The Boost comes with a reversible, tip up, deep carry pocket clip. This pocket clip is black, to match the Versaflex over mold on the handle. The handle has been drilled to attach the pocket clip to carry it either left or right handedly, helping to make this an ambidextrous knife. The clip can only be attached to carry your knife tip up. Plus, it is a deep carry pocket clip, which many people prefer to a regular pocket clip because your knife is more snug and more easily concealed inside of your pocket. All in all, Benchmade has perfected the pocket clip.

Benchmade 590 Boost Knife
Benchmade 590 Boost Knife

The Mechanism:

The Benchmade Boost is an assisted opening style of knife. This means that it is a folding knife that has an internal mechanism to finish the opening of the blade once the user has partially opened it. It also uses the AXIS locking mechanism. This mechanism was introduced to the world in 1988. Benchmade bought the rights to this style of lock and renamed it the AXIS lock. It works by using a small, hardened spring loaded bar that moves back and forth in a slot made into both steel liners. This mechanism is completely ambidextrous, so that along with the reversible pocket clip, makes this knife completely ambidextrous. This knife also has an integrated safety, so you can prevent the blade from accidently opening while in your pocket.


The Specs:

The blade on this knife is 3.70 inches long with a blade thickness of 0.120 inches. When the Boost is open, it measures in at 8.52 inches long, with a closed length of 4.83 inches long. The handle on this knife is 0.70 inches thick. This knife has a total weight of 4.59 ounces.


The Pros of the Benchmade Boost:

  • The steel chosen for the knife is one of the highest qualities steels offered.
  • The steel is extremely hard and tough, a combination hard to find.
  • The steel has great edge retention.
  • The steel has high resistance to corrosion.
  • Because the steel company has released a newer version of the steel, it is not as expensive as it once would have been.
  • The drop point blade shape is one of the most versatile blade shapes out there.
  • The lowered tip helps you control your blade better while performing delicate work.
  • The lowered tip is broader, so it is more durable and can perform harder tasks than a thinner point would be able to.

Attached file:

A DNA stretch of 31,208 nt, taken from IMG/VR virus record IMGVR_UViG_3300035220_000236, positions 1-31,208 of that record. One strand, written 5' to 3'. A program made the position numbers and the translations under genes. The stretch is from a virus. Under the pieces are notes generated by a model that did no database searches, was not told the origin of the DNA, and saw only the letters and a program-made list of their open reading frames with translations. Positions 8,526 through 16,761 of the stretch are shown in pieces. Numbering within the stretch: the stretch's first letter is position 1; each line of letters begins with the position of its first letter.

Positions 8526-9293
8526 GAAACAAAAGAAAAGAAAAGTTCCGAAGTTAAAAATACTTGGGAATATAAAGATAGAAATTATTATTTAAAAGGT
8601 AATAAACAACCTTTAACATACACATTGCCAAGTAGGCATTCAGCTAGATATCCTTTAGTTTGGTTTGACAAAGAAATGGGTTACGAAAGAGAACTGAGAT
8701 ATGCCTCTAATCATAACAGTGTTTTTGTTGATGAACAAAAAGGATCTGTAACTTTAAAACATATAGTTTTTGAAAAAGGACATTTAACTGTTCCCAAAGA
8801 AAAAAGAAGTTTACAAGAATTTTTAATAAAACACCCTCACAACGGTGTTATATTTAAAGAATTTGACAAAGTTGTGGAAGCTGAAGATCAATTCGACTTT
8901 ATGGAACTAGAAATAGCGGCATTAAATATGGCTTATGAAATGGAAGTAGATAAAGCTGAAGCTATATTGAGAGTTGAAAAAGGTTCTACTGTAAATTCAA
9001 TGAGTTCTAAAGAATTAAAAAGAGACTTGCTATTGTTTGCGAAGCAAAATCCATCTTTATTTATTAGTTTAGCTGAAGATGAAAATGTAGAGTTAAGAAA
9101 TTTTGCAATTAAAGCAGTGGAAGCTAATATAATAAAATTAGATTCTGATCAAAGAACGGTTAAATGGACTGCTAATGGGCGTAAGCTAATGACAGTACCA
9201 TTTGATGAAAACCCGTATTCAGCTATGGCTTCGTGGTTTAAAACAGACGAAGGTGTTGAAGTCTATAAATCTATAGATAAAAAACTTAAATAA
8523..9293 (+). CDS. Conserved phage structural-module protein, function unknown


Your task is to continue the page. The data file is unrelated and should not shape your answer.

• The drop point shape features a large belly, perfect for slicing.
  • The handle material has many great qualities to it, such as resistance to absorbing too much moisture and higher strength.
  • Benchmade has added a Versaflex over mold to add grip and style.
  • Pocket clip has been drilled to carry left or right handedly.
  • Uses the AXIS lock.
  • This knife is completely ambidextrous.
  • This knife has an integrated safety mechanism.


The Cons of the Benchmade Boost:

  • The CPM S30V steel is tricky to sharpen, so a beginner is going to struggle with it slightly.
  • The drop point blade shape is not made for stabbing or piercing, because it is too broad.
  • The pocket clip has only been drilled to carry your knife tip up.



Benchmade has been creating exceptional knives for over thirty years. These knives are very popular in the knife communities because they use high quality materials and each knife gets finished by hand, so you know that your knife is as perfect as it can be. Benchmade has recently decided to focus on their lines of knives and to really create masterpieces with them. When they decided to start focusing on their own lines of knives, they revamped a few of the older ones to give them higher quality materials that will help them last longer and be able to take on harder tasks. They also have recently released a couple of brand new knives. One of these is the Boost. To make the Boost into a masterpiece, Benchmade tired extra hard to pay attention to all of the little details.

Benchmade chose to design this knife into a perfect everyday carry knife. To create that, they started out with a durable, reliable, low maintenance steel: CPM S30V steel. This steel has a great balance between hardness, toughness, and edge retention. This balance is a balance that is hard to nail and one that you won’t find on too many other steel types. This steel makes a great everyday knife steel because you don’t have to be worried about what tasks it can and cannot perform and you don’t have to be too worried about maintenance. Sharpening it is not going to be a daily or weekly need, and you won’t have to worry too much about rust or corrosion.

Next, they chose the perfect everyday carry blade shape: the drop point. This shape is strong, durable, and has a great belly for slicing. Again, this is going to be the ideal shape for your everyday needs, because you don’t want to be worried about your knife breaking or snapping and most people need to be able to slice with their everyday knife.

For the handle, they chose Grivory with a Versaflex over mold. Grivory is strong and does not absorb moisture easily.

The pocket clip is reversible, so you can feel as comfortable as you can, not needing to carry your knife on the wrong side. With the AXIS lock, the knife is completely ambidextrous, which is a quality not found on many knives.

Many of the Benchmade knives become very popular because of how high quality they are. The Boost is going to be just the same. This knife has truly been designed to be the perfect everyday carry knife. It will be a great addition to your knife collection and you will know that your knife has you covered for any task.  You can find your new Benchmade Boost knife here on our website.

One thought on “Benchmade Boost Spring Assist Knife Review”

  1. I really really like this review it helped a lot about my purchase decision and the research was very thought out. Great job and thank you.